The Acquisition and Usage of the SODAS Problem-Solving Method Among Adults at Risk for Homelessness

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homelessness, social problem-solving, problem-solving, decision-making, transition to independence process (TIP) model, transition to adulthood

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Purpose: Individuals experiencing extended homelessness face multifaceted risks related to health, substance use, and continuing unemployment and may benefit from learning a problem-solving and decision-making method to assist them in dealing with everyday situations.

Methods: This study used a multiple-baseline design to teach three men with extensive histories of homelessness the situation, options, disadvantages, advantages, and solution (SODAS) problem-solving and decision-making method and assessed their ability to learn it and guide another adult in the use of the method in simulated role-play problem situations.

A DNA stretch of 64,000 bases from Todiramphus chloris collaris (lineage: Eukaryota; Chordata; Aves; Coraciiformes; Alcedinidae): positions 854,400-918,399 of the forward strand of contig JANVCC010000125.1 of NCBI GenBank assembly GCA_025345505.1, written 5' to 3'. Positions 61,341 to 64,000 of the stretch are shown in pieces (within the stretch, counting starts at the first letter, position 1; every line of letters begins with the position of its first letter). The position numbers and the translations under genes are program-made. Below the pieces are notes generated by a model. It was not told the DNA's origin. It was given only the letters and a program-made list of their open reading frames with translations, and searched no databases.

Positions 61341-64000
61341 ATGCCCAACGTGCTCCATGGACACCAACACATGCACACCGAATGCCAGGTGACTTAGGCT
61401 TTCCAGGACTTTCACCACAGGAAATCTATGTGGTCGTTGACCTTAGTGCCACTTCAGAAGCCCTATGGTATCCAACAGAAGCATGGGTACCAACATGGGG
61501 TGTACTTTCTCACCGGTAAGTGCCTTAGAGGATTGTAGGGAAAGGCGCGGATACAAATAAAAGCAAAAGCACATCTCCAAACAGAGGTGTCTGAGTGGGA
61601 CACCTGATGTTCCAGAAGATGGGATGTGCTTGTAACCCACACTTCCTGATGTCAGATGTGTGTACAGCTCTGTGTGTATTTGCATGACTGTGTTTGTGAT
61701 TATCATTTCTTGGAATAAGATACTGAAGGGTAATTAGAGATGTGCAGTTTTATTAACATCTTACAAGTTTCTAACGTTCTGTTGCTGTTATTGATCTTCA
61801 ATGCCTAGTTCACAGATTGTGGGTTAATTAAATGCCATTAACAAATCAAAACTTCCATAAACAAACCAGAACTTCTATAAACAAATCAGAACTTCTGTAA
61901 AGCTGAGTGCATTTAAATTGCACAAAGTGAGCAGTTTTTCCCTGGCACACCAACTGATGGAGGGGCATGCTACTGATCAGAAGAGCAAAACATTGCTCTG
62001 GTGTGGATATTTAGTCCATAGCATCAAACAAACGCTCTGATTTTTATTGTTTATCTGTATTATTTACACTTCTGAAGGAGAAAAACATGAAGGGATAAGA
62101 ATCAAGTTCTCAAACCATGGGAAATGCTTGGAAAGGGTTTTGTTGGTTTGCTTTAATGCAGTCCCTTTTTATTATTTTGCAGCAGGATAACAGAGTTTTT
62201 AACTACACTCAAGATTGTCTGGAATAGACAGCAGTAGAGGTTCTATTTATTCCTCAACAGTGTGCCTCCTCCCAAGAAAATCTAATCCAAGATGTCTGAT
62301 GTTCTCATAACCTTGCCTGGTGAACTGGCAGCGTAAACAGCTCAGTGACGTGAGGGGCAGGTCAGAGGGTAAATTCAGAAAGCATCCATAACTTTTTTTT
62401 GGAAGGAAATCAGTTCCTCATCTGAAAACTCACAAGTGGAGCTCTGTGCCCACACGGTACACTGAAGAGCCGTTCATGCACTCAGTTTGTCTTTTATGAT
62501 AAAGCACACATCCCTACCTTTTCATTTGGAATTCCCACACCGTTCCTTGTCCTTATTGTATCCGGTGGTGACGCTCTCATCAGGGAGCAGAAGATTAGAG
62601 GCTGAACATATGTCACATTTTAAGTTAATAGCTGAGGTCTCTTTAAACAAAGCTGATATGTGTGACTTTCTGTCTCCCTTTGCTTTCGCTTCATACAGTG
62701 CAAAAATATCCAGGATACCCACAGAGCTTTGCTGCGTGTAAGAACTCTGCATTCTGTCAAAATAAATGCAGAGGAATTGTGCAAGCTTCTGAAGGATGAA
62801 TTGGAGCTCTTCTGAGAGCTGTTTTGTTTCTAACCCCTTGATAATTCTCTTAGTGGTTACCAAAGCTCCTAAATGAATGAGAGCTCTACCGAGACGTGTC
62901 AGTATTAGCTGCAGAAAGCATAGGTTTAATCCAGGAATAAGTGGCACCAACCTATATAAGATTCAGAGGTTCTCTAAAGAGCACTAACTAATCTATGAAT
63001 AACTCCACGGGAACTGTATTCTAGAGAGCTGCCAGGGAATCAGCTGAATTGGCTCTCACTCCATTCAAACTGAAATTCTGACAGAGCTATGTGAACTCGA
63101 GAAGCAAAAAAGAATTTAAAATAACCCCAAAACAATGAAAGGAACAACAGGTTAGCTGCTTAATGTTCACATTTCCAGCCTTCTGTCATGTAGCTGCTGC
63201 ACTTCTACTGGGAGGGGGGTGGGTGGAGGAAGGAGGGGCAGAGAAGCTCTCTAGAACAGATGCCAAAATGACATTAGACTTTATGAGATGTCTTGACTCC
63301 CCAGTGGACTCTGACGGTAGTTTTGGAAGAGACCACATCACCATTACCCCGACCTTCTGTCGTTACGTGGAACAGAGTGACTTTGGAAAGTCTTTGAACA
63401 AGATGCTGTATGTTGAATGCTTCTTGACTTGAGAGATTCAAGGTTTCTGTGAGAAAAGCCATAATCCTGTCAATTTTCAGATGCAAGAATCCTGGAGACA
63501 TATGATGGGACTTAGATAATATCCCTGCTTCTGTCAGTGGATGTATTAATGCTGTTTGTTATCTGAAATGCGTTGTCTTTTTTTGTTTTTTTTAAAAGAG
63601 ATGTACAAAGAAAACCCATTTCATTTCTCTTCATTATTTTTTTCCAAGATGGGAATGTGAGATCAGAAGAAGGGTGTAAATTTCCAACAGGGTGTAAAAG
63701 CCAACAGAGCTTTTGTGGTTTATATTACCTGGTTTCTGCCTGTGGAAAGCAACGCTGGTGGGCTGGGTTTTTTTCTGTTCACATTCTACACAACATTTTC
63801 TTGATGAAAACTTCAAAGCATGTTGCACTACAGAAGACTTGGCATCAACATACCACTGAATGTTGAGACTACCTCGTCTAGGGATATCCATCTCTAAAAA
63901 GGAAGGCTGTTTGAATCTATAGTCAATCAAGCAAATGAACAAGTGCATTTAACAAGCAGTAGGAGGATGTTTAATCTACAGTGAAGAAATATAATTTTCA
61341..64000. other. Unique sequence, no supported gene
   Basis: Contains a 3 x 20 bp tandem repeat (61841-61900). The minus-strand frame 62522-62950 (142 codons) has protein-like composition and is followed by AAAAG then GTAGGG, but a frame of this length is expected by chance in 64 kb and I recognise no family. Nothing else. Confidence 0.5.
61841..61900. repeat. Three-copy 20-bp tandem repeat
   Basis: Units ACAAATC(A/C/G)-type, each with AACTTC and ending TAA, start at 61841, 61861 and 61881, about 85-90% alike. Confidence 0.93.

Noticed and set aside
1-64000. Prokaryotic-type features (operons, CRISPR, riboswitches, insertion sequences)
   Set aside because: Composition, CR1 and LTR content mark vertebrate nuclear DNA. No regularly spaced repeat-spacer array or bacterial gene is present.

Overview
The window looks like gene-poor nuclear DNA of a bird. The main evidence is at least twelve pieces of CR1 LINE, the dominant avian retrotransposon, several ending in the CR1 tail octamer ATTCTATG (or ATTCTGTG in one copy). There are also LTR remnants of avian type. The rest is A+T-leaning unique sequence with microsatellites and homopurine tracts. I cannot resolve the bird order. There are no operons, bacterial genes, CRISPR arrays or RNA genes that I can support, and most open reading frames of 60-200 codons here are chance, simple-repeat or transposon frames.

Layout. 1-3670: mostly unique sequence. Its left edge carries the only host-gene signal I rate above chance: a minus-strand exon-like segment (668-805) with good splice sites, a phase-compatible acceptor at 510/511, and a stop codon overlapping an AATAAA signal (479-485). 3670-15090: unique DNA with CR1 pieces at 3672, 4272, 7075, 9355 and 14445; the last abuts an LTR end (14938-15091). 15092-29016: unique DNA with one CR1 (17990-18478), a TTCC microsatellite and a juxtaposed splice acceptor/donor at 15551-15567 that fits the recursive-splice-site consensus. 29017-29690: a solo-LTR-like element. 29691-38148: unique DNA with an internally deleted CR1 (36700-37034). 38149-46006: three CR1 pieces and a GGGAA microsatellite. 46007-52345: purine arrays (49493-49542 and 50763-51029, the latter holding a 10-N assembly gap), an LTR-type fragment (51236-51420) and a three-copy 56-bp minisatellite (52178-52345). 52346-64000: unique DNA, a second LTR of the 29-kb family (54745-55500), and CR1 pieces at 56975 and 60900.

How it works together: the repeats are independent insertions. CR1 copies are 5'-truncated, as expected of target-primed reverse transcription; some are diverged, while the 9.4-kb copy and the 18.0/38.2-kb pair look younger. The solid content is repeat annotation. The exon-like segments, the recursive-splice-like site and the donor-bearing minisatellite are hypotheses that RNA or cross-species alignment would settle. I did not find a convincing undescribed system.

Results: All three participants demonstrated substantial increases (from approximately 10% of steps correct in baseline to 100% steps correct after intervention) in their ability to successfully guide another adult through the SODAS process when role-playing problem situations.

Conclusions: The findings suggest that the SODAS problem-solving and decision-making method could be efficiently taught to adults who have histories of homelessness, and the participants found the process helpful for problems they encountered.

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Citation / Publisher Attribution

Research on Social Work Practice, v. 28, issue 8, p. 943-951